As to the defendant’s motion to quash bills Nos. 893 .and 894, it suffices to point out that these bills follow substantially the same form as the felony count in No. 892. This being so, the motions in Nos. 893 and 894 were properly overruled.
The defendant also points to the fact that all the crucial testimony offered against him was given by the two accomplices, Icenhour and Stevens. As to this, the defendant excepts and assigns error for failure of the trial judge to instruct the jury that the testimony of these witnesses should be received with caution and scrutinized carefully. Request for such instruction was not made at the trial. The rule is that in the absence of a special request, the failure of the court to charge the jury to scrutinize the testimony of an’ accomplice will not be held for error, the matter being a subordinate and not a substantive feature of the case. S. v. Stevens, 244 N.C. 40, 92 S.E. 2d 409. This assignment is overruled.
*566 Assignment of error No. %7-. — This assignment relates to the charge. The jury were instructed that if they found from the evidence and beyond a reasonable doubt that “the defendant broke into or entered Room No. 201, Caldwell Hall Building, at the University of North Carolina, in Chapel Hill, . . . and that the defendant broke into, or entered said building and room, with the intent to commit the crime of larceny of any examination papers therein situate and being, . . . the defendant would be guilty of breaking or entering the building in question, other than burglariously, with the intent to commit the felony of larceny therein, and if you so find beyond a reasonable doubt, it will be your duty to render a verdict of guilty of feloniously breaking or entering, as charged in the first count in the bill of indictment, No. 892. . . (Italics added.)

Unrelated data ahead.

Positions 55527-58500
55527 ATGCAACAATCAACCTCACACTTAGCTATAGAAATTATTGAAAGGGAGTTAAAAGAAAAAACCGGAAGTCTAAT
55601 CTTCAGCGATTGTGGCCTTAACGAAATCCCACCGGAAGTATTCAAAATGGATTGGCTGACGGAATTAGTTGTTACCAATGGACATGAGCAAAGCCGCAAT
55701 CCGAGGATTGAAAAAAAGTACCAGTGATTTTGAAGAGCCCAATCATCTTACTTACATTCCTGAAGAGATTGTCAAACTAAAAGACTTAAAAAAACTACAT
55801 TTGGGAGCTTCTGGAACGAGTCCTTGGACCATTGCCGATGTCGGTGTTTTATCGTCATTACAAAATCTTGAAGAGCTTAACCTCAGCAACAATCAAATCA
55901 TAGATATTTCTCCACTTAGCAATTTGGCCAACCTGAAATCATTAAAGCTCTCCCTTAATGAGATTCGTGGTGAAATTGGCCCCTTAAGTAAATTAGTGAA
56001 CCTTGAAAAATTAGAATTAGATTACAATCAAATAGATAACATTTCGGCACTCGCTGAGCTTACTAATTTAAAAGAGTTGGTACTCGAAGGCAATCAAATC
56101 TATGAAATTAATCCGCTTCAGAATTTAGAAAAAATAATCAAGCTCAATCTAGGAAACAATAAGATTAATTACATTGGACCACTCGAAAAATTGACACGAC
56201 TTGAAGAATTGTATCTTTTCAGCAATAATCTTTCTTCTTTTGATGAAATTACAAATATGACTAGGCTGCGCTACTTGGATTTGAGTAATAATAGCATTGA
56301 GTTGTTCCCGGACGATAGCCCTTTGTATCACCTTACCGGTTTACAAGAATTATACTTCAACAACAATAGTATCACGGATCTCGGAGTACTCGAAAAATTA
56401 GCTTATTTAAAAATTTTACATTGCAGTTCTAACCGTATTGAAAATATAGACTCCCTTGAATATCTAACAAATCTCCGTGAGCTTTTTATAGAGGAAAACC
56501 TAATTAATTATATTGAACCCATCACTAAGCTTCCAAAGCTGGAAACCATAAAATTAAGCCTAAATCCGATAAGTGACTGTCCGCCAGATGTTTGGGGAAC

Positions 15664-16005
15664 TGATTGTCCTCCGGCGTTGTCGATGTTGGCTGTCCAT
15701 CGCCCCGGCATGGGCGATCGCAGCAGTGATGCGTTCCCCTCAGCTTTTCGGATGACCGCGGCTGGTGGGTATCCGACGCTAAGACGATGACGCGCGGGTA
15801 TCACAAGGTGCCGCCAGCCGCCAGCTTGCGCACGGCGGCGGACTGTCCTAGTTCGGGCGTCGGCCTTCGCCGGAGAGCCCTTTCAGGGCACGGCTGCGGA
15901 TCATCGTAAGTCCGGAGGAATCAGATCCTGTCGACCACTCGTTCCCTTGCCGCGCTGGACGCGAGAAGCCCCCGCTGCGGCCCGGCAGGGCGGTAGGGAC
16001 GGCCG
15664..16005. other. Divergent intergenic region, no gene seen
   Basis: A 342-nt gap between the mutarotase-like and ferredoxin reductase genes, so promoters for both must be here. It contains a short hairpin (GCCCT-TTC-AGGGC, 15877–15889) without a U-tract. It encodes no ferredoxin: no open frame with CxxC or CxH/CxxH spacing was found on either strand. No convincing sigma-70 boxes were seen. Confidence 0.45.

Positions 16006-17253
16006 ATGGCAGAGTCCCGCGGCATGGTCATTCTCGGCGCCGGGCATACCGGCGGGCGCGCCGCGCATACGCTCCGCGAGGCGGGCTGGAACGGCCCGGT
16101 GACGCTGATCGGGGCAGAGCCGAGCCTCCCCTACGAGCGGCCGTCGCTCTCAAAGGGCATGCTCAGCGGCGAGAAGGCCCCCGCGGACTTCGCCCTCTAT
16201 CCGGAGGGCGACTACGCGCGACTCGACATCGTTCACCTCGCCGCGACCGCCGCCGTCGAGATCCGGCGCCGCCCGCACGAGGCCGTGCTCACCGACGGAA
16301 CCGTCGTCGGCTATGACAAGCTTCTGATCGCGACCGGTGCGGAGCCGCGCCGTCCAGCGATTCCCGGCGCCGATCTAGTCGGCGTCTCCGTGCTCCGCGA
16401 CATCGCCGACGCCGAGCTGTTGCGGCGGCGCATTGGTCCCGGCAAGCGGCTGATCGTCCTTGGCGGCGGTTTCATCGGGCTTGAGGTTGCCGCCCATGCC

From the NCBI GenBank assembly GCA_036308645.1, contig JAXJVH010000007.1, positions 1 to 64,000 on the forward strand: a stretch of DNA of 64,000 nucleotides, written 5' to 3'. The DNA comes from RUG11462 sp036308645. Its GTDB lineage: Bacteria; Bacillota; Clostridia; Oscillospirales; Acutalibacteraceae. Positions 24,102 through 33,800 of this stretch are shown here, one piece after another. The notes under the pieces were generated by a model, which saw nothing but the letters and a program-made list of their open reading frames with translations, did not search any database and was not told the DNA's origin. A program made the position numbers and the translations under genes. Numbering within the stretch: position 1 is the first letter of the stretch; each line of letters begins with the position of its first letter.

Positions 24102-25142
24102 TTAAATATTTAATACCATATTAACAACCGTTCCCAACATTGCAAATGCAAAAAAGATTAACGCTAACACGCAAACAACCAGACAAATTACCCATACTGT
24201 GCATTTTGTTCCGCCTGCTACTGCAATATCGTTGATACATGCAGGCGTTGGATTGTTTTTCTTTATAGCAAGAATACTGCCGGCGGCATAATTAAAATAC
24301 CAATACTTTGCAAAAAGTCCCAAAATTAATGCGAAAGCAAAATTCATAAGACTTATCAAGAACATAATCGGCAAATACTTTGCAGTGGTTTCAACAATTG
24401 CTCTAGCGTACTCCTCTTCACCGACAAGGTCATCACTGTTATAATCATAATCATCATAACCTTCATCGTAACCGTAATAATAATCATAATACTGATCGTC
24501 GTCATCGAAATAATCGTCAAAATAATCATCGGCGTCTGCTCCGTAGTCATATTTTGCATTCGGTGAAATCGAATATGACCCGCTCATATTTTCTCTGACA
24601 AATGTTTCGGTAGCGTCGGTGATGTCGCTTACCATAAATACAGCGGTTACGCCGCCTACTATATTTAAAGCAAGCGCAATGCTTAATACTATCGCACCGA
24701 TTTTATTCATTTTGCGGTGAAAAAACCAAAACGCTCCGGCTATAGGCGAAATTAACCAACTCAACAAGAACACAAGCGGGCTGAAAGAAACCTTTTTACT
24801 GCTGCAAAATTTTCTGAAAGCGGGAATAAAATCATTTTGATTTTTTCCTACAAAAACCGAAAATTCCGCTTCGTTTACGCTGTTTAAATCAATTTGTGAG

The italicized portion of the foregoing instruction is the crucial portion thereof. By it the State, in order to convict the defendant of felonious entry, was required to prove only that he entered the room with intent to steal any examination papers therein situate.
At common law the stealing of any property of value was a felony. 32 Am. Jur., p. 886; 52 C.J.S., p. 851. However, our statute, G.S. 14-72, which divides larceny into two degrees, one a misdemeanor, the other a felony, expressly makes it only a misdemeanor to steal property of the value of not more than $100.
The challenged instruction presupposed, and required the jury to assume as an established fact, that the examination papers possessed; such value as to make the intent to steal any of them an intent to commit the crime of felonious larceny, as distinguished from larceny of. misdemeanor grade.